What it Takes to Become a Chef

Many people enjoy kitchen work; the smell of something simmering in a covered pot, the delicate steps of preparing a tongue-tingling dish. The atmosphere of the kitchen can bring the senses to life, and so many seek it in a career as a chef. The road is long however, and not everyone is cut out for life at the stove.

Many famous chefs do not start out in restaurants. Rather, they develop a love for food early in their lives. This is the first step in becoming a chef; start cooking at home. It doesn’t matter if you start with simple soup or stew. The important thing is to gain experience working with kitchen utensils, equipment, and of course, cooking ingredients. Not only does this develop a good background that restaurants look for in people, but it builds a passion for culinary arts. Of course, cooking in a restaurant is different from preparing homemade meals, but it is undoubtedly the best place to start.

Once you are ready, take a transitional job at a restaurant. This doesn’t mean you have to apply for a position in the kitchen. A job waiting tables or managing the cash register is enough to gradually build work experience, as well as give an idea of how things work in a restaurant.

Most if not all restaurants have strict requirements for chefs, so having worked as a waiter is almost never enough to land you in a job cooking for the establishment. To back up your experience, you may need college education in culinary arts. Fortunately, many colleges offer such courses. As an added bonus, colleges often have internship programs that assign students to establishments to build up a reputation as well as a resume. Those who do well in these courses can even be offered jobs upon graduation. Keep in mind however, that most countries with a lucrative food industry have departments whose job is to certify what you are allowed to cook and whether you can even be allowed to cook at all. Before applying for a job, be sure to get certified by associated departments.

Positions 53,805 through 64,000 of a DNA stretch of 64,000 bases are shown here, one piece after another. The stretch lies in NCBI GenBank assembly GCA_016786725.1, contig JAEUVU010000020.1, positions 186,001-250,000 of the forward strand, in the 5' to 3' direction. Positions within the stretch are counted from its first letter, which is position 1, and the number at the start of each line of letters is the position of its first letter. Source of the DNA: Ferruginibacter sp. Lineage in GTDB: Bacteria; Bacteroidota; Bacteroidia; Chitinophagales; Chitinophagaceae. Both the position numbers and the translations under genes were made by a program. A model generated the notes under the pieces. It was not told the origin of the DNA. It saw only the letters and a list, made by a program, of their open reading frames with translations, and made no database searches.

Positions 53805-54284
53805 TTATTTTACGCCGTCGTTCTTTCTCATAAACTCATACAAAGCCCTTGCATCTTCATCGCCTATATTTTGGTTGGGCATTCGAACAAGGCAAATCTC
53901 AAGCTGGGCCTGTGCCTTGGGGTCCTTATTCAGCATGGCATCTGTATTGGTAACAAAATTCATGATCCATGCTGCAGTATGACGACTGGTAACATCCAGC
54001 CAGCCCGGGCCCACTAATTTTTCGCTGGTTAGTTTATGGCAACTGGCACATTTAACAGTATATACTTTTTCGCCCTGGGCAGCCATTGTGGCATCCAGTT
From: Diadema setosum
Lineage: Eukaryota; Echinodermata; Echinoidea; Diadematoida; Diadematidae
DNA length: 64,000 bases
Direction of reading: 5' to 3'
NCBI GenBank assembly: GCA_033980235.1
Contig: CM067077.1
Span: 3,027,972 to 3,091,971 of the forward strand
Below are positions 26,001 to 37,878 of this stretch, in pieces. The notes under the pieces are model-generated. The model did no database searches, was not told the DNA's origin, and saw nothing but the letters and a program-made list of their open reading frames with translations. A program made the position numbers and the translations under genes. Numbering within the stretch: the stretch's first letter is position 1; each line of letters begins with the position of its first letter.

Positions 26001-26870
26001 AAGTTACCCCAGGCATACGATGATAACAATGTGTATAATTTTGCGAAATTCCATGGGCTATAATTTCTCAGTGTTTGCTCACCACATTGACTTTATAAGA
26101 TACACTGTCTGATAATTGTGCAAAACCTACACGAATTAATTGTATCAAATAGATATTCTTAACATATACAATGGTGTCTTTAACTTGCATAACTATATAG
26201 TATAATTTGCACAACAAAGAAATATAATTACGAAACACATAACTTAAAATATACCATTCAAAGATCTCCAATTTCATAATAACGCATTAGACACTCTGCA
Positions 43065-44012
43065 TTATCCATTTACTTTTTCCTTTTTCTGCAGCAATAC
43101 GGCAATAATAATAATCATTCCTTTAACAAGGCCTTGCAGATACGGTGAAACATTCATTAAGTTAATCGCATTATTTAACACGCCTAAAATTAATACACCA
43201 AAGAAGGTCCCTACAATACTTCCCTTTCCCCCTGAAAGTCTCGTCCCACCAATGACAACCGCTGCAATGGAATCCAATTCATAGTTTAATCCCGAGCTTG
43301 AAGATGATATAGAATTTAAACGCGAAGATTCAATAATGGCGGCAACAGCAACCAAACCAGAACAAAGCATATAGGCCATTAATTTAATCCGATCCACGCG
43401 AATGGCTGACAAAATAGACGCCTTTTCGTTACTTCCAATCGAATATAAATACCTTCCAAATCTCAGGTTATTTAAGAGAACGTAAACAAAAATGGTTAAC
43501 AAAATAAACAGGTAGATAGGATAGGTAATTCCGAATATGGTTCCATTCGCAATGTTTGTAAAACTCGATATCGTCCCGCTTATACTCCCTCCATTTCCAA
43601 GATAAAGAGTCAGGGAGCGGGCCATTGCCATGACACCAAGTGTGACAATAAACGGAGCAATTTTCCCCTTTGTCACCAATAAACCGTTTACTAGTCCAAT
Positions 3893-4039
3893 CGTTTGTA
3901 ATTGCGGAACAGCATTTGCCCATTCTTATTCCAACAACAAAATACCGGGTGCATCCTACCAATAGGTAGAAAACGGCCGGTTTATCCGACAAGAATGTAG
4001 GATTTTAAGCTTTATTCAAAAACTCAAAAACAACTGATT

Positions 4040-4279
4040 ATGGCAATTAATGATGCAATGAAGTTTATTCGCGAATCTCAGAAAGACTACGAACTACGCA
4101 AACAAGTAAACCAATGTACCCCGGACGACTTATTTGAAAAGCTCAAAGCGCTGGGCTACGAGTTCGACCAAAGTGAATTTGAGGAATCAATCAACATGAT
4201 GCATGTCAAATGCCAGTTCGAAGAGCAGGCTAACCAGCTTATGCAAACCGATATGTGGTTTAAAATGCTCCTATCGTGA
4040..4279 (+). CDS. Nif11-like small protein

Once certified, restaurants will be allowed to let you work in the kitchen. Still, you might not be hired as a chef right away. Restaurants may need physical proof that you can be trusted with hard work and responsibilities, and assign you to small tasks such as cutting meat and chopping onions; tasks that mostly involve preparation of ingredients. Over time however, you can get promoted to do more complex interactions with the dishes such as preparation of soup or garnishes. Eventually, you will be trusted with actually handling the dishes, with tasks getting more and more demanding and complex. By this point, you will be recognized as a cook in the kitchen, and will technically be doing the work you’ve always wanted. However, the road doesn’t end there. The best cooks in restaurants can leap a step higher and be promoted to sous chef, working directly under the head chef. Given enough time, it is even possible to BE the head chef, in charge of the entire kitchen, and the smooth running of all systems in it.

While the road may take years, it is a worthwhile journey for those who enjoy the sights, sounds, and flavors of the kitchen. There is no shortage of those who try, and only a select few really make it to the top. Regardless, there is no question that these men and women are artists in their own right, creating the masterpieces that sate the hunger of billions of people around the world today.